Bolivia: Protests against Chilean Port for Natural-Gas Exports Turn Violent
Protests have once again convulsed Bolivia, this time against government plans to export liquified natural gas (LNG) to the US, possibly through a port in Chile. The protests turned violent when a confrontation between campesinos and security forces resulted in seven deaths.
The protests began Sept. 16 with a series of strikes and roadblocks across the country to show opposition to the government plans to export LNG. The protesters blocked major roads linking the capital, La Paz, with other towns in Bolivia and also with neighboring Chile and Peru.
Bolivia has 1.5 trillion cubic meters of natural gas, the largest natural-gas reserve in Latin America. The gas deposit is in the southern department of Tarija. Bolivia is currently negotiating sales contracts for the gas with the US and Mexico.
But protesters are demanding that some 250,000 homes in Bolivia be supplied with gas free before any of it is exported. On a television program on Sept. 18, President Gonzalo Sanchez de Lozada said Bolivia had enough gas for "a thousand years."
A poll by the private firm Equipos Mori released Sept. 23 showed that 55% of Bolivians oppose exporting natural gas to the US.
Longstanding animosity with Chile underlies protests
The consortium Pacific LNG, which includes Spain's Repsol YPF, British Gas, and the US Panamerica Gas, wants to pump and transport the gas from the Margarita fields in southern Bolivia to the Pacific Coast for export to Mexico and the US. But the project is stalled because the Bolivian government has not decided whether it will be exported from the Chilean port of Patillos or the Peruvian port of Ilo.
The project means an investment of close to US$6 billion, of which US$2.5 billion would be for the port, where a liquification plant would be built as well. For several reasons, including costs, technical feasibility, and political stability, the Chilean option has the advantage. Chile would also buy part of Bolivia's gas for local consumption.
The possibility of a deal with Chile was the trigger for the latest unrest. Bolivia lost its access to the sea to Chile in the War of the Pacific (1879-1884), the cause, many Bolivians believe, of the extreme poverty that affects 70% of Bolivians. Although the two countries have extensive commercial ties, they do not have diplomatic relations.
On Aug. 15, de Lozada recognized the "historic resistance" that the sale of gas has surfaced. "There is a resistance for historic reasons to a plan in which the gas would leave through a Chilean port. We would like it to leave through Peru, but sometimes reality is what determines what happens."
A final decision on the port--which had been originally set for June 2002--will be made by the end of the year after hearing citizens' concerns, the government said. But since Sanchez de Lozada took office in August 2002, the final decision has been postponed several times.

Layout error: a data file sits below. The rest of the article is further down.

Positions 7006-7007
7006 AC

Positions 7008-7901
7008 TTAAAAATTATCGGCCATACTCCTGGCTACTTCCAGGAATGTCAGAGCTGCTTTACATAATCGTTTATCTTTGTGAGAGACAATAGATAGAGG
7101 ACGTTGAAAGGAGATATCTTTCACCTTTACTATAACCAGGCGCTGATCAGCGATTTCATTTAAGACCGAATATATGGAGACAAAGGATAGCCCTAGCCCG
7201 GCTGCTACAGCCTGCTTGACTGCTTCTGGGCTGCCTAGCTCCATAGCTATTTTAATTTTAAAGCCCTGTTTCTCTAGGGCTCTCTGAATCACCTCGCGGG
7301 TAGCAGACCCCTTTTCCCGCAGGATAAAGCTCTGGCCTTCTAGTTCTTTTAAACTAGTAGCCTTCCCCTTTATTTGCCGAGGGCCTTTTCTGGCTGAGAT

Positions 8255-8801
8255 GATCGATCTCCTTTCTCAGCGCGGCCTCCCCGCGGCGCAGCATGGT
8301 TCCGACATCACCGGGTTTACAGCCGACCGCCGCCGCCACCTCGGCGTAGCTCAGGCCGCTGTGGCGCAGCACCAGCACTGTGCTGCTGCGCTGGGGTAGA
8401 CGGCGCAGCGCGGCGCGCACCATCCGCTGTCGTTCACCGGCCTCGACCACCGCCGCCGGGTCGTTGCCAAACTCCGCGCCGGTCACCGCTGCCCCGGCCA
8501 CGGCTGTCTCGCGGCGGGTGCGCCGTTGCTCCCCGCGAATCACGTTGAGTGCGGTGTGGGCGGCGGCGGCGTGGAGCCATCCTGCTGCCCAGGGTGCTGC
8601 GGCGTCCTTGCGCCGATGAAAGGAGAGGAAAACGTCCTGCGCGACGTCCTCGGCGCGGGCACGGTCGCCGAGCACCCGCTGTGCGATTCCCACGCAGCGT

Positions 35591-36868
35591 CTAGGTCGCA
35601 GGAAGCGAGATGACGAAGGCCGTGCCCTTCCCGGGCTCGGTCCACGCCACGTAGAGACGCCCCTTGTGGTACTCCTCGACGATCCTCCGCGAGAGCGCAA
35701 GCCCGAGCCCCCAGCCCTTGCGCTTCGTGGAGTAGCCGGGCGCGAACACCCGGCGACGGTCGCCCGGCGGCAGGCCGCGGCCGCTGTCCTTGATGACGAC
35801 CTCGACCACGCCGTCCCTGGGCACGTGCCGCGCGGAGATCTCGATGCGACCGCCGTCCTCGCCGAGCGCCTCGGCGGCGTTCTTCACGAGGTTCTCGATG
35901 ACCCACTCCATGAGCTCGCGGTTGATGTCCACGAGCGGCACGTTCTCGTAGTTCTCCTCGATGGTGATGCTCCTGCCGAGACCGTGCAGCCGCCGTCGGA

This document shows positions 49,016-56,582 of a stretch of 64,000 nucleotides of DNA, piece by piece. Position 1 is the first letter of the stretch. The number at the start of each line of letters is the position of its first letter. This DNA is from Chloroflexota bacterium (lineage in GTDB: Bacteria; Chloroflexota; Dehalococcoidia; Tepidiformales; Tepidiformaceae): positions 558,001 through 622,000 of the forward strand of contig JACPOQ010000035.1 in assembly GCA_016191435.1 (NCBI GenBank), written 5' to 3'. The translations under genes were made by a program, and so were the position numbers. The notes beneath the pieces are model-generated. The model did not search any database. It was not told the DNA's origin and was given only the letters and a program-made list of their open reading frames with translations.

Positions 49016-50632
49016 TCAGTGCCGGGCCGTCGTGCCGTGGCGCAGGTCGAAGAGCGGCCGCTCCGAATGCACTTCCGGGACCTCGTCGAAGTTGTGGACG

Chile has said it would grant a 99-year lease on a strip of land extending from Bolivia to the coast, in which Bolivian laws would be in force for labor, tax, and social security issues. But Chile has flatly refused to consider conceding sovereignty over the territory to Bolivia. It has refused to review the Tri-national Treaty of 1904, which established the current borders.
While public opinion in Bolivia is dead-set against an agreement with Chile, Pacific LNG has repeatedly said that if a Chilean port is not chosen, the pipeline project is off. It has flatly ruled out the alternative of a port in Peru. The Bolivian government says it will make the final decision.
Protests paralyze much of the country
The cities most affected by the protests have been La Paz, neighboring El Alto, Cochabamba, and Oruro. The road from La Paz to Lake Titicaca was closed by supporters of the Confederacion Sindical Unica de Trabajadores Campesinos de Bolivia (CSUTCB), as was the road to the Yungas. During the night of Sept. 17, 27 people were arrested in disturbances in El Alto during which windows were broken and other property damage done, said Interior Minister Yerko Kukoc.
Deputy Evo Morales, who heads the Movimiento al Socialismo (MAS), led a protest by 20,000 people in Cochabamba on Sept. 19. Morales said the people were waging a "war for gas and for coca," against the government and the multinational corporations.
The protests turned deadly on Sept. 21 in the Andean community of Warisata, 148 km west of La Paz. The deaths occurred when a combined force of soldiers and police sent by the government to escort a group of travelers who had been stranded for five days in Sorata in the Bolivian highlands clashed with demonstrators at a roadblock. The seven dead included a woman, an eight-year-old child, and two soldiers.